The term ‘economics’ comes from the Ancient Greek oikos, which means ‘house’ and nomos, which stand for ‘custom’ or ‘law’. In other words, economics is really a social science about the ‘rules of the house’. Macroeconomics, microeconomics, business economics, international business. House rules.
Smile or Not to Smile
The mandatory smile for Walmart employees was indicative of its international failure in Germany. The Chinese public did not quite get the do-it-yourself proposition by Home Depot. KLM Royal Dutch Airlines decided up-front that cultural differences were not going to be part of its merger efforts with Alitalia. To smile or not to smile, that is definitely the question.
Bridging House Rules
International expansion, whether it is growing organically or through mergers and acquisitions, requires companies to recognize that each country, every industry and all companies for that matter, have their own house rules. Understanding the clearly written rules and acknowledging the existence of ‘invisible’ cultural differences helps bridging those differences and enhances chances for success.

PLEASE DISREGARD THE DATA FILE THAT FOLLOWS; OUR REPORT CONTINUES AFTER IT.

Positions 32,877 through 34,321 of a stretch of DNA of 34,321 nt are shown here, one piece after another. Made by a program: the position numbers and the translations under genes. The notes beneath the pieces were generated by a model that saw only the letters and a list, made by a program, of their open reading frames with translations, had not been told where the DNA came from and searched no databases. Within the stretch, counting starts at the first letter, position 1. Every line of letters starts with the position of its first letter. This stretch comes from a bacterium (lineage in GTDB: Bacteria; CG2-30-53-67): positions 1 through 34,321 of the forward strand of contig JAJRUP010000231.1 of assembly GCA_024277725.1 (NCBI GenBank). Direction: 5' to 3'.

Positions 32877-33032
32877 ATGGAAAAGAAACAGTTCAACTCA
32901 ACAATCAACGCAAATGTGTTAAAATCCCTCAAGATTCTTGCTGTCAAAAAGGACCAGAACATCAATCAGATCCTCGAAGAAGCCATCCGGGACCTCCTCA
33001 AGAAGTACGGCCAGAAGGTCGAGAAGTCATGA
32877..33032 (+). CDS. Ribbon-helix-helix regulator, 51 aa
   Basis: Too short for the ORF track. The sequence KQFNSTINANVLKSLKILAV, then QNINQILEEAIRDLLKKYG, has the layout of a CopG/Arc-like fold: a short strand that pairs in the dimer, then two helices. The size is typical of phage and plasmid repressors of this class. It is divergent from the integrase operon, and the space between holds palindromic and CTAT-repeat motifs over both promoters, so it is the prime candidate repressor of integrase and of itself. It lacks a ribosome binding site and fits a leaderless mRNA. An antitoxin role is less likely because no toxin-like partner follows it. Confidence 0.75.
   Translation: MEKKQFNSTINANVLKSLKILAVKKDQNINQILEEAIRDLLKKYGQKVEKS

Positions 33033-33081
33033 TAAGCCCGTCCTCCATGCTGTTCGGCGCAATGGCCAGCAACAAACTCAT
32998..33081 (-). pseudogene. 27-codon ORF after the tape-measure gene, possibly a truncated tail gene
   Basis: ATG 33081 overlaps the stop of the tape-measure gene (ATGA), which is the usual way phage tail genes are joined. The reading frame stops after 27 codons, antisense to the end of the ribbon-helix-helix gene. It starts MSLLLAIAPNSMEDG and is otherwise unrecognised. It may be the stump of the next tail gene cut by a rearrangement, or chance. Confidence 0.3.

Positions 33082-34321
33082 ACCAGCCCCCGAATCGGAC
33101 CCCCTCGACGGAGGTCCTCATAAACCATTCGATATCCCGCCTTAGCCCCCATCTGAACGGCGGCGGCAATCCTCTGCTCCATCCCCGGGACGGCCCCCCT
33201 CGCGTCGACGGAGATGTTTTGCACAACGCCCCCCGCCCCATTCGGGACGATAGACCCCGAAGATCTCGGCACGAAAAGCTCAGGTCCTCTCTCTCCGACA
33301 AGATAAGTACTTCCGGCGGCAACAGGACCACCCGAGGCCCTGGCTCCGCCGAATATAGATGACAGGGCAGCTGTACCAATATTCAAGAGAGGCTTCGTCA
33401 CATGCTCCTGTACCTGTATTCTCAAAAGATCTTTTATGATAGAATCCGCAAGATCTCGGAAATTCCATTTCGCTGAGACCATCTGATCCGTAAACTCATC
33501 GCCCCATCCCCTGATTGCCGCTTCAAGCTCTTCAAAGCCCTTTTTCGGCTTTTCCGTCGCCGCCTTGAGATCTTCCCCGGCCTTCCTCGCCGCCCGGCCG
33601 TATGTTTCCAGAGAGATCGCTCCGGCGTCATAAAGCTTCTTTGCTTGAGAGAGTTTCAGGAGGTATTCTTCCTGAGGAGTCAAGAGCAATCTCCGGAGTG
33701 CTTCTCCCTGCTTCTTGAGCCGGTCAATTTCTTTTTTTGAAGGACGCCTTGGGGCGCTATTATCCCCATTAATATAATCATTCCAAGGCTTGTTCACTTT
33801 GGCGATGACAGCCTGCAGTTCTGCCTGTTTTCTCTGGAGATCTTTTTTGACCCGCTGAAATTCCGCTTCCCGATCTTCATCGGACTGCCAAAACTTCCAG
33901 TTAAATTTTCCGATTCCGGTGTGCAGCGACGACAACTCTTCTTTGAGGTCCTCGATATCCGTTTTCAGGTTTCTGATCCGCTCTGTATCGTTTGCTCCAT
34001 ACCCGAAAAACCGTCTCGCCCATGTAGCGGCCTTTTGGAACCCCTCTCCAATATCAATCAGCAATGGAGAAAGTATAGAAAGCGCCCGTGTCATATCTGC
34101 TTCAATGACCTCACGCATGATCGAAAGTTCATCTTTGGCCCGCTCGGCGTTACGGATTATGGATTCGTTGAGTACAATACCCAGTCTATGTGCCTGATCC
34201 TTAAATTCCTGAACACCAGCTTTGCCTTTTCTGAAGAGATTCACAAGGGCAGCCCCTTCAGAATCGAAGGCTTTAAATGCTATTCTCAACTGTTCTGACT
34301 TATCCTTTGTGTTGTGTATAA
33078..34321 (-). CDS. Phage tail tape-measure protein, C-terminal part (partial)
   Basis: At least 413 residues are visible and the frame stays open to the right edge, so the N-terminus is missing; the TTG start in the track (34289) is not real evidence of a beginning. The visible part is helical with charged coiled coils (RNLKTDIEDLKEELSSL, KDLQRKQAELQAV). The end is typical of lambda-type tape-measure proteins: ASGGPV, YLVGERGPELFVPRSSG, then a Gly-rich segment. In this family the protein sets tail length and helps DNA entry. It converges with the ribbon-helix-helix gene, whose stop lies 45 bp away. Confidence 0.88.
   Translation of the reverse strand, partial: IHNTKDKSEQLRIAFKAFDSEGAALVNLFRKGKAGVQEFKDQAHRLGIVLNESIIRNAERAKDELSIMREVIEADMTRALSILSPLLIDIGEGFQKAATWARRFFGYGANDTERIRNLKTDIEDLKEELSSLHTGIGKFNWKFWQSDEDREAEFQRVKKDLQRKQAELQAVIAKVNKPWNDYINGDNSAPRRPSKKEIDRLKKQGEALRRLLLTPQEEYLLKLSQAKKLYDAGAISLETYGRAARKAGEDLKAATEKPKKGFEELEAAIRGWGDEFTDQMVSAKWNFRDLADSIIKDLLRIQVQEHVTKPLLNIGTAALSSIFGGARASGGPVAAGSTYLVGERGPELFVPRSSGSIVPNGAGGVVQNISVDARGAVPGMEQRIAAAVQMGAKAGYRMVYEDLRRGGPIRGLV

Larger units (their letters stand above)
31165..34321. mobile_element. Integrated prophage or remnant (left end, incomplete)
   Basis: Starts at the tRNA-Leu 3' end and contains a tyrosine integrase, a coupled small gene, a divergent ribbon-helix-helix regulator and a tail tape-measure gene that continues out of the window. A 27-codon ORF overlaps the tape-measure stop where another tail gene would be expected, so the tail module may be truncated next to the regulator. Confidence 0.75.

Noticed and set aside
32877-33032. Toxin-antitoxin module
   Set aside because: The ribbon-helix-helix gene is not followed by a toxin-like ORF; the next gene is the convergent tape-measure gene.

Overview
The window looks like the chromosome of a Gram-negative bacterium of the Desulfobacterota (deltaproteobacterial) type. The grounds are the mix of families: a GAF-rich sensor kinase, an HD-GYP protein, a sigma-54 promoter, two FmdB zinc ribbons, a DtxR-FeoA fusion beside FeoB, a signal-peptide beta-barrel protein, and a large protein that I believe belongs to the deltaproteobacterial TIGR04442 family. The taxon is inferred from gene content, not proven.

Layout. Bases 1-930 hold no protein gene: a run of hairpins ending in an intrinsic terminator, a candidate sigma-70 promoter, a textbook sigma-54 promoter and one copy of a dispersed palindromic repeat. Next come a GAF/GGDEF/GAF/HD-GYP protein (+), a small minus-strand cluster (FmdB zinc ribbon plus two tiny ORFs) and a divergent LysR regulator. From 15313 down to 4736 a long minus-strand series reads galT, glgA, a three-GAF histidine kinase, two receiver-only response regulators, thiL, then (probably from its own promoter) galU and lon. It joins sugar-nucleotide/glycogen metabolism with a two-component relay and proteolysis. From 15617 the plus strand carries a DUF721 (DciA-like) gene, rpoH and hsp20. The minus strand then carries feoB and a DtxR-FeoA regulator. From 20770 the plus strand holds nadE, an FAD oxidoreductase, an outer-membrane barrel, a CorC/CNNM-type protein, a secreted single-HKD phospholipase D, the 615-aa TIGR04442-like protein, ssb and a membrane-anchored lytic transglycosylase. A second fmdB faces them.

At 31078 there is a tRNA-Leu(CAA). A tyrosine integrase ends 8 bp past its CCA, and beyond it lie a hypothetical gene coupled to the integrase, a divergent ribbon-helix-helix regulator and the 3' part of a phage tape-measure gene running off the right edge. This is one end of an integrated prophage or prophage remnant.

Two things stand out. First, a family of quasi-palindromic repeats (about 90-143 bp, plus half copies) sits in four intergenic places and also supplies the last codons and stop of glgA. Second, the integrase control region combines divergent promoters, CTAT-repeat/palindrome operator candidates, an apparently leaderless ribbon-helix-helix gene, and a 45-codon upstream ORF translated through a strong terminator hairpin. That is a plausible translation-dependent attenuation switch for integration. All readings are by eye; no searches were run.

Flying Over the Gap
Of course, some companies succeeded with international expansion by flying over the gap. Energy drink Red Bull successfully launched in international markets through local grassroots branding as opposed to relying on ‘traditional’ mass-marketing campaigns or building partnerships with other local or international brands. However, not all companies have wings.
The Good Assumption
For international expansion to be successful, assuming that different house rules exist is a good assumption. That way companies with international ambitions can build strategies on solid ground. Assuming a gap allows for the possibility to build a bridge.